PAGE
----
Recycling can also be done on an industrial scale and although this is usually done within companies who use a large amount of the metal rather than jewellery makers, it is still important to the environmental impact of the metal. The way this is done really varies between companies but as an overview, the pure silver needs to be separated from any other metals it has been combined with and this is often done using acids, heat or applying an electric current. To demonstrate the scale of the problem, the US Institute of Scrap Recycling Industries estimated that recycling metal can reduce harmful emissions from between 300 to 500 million tons.
As a company, we have worked with a number of artisans for our jewellery so from the beginning, we cannot say how their silver was sourced, however, moving forward, all silver products made will be crafted from recycled silver (Eco Silver).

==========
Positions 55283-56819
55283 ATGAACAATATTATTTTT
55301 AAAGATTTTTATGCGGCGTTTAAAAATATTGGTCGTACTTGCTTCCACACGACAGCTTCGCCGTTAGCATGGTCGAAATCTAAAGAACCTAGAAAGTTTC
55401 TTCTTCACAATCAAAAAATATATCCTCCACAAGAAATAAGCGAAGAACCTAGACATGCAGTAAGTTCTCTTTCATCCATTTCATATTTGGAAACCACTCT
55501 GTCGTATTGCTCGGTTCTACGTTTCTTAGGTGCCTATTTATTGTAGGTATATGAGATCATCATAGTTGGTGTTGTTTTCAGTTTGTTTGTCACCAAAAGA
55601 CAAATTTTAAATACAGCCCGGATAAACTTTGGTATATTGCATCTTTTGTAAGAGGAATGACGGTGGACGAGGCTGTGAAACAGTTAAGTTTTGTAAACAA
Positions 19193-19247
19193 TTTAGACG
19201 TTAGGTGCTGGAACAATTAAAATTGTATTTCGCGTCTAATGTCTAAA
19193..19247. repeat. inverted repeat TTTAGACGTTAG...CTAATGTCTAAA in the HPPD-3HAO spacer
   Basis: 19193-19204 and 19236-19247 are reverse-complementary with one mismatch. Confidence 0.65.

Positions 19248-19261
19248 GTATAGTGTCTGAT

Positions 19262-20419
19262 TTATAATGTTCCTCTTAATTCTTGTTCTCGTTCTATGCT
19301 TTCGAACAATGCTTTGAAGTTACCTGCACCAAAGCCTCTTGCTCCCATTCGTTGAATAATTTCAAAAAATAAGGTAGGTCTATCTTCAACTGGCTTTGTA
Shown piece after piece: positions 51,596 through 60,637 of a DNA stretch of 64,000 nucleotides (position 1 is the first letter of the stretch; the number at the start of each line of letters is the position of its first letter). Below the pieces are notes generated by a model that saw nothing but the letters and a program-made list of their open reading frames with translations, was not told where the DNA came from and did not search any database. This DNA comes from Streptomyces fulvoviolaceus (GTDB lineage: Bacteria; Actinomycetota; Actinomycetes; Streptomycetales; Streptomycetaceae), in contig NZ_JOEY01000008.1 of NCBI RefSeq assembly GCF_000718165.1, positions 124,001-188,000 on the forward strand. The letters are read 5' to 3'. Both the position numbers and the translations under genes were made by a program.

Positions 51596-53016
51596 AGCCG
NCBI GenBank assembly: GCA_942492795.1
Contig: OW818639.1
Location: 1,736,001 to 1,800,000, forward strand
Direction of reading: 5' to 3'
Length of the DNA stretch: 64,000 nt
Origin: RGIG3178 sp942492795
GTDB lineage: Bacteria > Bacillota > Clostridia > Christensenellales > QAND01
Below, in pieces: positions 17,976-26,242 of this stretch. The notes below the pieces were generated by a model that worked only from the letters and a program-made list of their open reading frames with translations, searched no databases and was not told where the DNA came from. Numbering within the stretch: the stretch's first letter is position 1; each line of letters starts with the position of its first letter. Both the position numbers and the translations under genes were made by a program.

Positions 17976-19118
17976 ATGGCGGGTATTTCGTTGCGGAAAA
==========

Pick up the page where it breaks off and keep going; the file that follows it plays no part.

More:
Pewter is a metal alloy generally comprising of tin, copper and antimony in modern times. In the past, the majority of pewter that was produced using lead however due to the toxicity of the metal, this is generally not the case anymore and all of the jewellery produced within Northern Fire or by our suppliers is 100% lead free.
Why is lead bad?
Although Lead occurs naturally and the is found within the Earth’s crust, the metal is also toxic and due to its widespread use has caused major health problems across the globe. For humans, lead is pretty nasty stuff and can cause a variety of problems to the nervous system, the cardiovascular system as well as the kidneys. It is especially harmful to children because their brains and nervous systems are still developing and although lead poisoning can be treated, the damage is irreversible.